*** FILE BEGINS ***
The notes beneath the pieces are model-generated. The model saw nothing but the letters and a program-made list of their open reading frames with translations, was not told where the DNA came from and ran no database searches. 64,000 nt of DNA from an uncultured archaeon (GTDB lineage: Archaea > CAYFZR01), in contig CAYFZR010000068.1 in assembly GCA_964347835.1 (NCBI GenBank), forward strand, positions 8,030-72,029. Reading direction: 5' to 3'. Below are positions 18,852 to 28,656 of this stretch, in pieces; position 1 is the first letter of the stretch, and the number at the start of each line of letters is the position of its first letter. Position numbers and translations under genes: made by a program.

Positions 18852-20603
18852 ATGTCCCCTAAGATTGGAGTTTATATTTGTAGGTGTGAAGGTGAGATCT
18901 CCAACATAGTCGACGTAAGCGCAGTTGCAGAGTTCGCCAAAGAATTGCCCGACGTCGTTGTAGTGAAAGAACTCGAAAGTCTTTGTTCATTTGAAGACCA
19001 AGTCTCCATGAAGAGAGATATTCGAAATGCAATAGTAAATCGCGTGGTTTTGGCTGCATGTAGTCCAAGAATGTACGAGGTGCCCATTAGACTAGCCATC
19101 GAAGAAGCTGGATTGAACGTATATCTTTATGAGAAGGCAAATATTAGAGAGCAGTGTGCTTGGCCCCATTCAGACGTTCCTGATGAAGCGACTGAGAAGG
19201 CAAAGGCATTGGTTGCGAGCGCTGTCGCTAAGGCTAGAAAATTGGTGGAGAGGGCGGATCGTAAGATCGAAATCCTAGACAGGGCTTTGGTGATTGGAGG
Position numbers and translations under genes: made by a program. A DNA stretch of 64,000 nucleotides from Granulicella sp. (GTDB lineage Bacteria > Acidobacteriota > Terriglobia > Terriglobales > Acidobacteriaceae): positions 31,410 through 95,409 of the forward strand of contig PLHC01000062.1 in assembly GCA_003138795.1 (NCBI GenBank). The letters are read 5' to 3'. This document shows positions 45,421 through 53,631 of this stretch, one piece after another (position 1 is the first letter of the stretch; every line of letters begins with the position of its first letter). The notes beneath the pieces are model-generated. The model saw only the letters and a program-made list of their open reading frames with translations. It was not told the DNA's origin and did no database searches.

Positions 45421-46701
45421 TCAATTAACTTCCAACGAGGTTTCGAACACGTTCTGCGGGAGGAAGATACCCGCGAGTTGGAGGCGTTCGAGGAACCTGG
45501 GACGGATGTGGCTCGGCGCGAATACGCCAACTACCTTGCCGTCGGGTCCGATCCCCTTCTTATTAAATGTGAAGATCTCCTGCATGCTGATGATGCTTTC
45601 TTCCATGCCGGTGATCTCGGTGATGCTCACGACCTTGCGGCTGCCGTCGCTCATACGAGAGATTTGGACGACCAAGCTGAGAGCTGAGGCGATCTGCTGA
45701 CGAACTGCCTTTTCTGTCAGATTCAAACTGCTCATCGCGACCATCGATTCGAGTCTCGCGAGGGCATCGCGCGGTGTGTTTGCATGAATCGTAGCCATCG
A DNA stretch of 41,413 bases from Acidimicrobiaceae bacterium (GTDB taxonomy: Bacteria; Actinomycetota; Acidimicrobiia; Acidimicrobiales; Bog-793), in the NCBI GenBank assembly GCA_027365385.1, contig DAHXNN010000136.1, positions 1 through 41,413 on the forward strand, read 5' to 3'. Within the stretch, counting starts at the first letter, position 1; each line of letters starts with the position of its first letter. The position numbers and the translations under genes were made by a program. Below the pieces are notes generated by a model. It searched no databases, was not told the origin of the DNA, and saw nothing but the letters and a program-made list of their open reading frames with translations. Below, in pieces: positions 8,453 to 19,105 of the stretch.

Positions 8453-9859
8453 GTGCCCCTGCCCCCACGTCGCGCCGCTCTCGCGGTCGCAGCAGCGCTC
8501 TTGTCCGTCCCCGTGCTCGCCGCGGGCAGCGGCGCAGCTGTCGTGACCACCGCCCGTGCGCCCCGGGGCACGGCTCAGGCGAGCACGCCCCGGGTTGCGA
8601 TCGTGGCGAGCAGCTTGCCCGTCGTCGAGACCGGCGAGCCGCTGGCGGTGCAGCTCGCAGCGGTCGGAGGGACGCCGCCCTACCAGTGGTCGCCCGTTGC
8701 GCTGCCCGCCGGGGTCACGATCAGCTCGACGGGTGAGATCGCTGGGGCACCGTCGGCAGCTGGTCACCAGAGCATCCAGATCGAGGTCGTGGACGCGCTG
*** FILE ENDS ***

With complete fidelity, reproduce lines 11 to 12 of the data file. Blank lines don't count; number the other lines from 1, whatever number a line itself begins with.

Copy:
45501 GACGGATGTGGCTCGGCGCGAATACGCCAACTACCTTGCCGTCGGGTCCGATCCCCTTCTTATTAAATGTGAAGATCTCCTGCATGCTGATGATGCTTTC
45601 TTCCATGCCGGTGATCTCGGTGATGCTCACGACCTTGCGGCTGCCGTCGCTCATACGAGAGATTTGGACGACCAAGCTGAGAGCTGAGGCGATCTGCTGA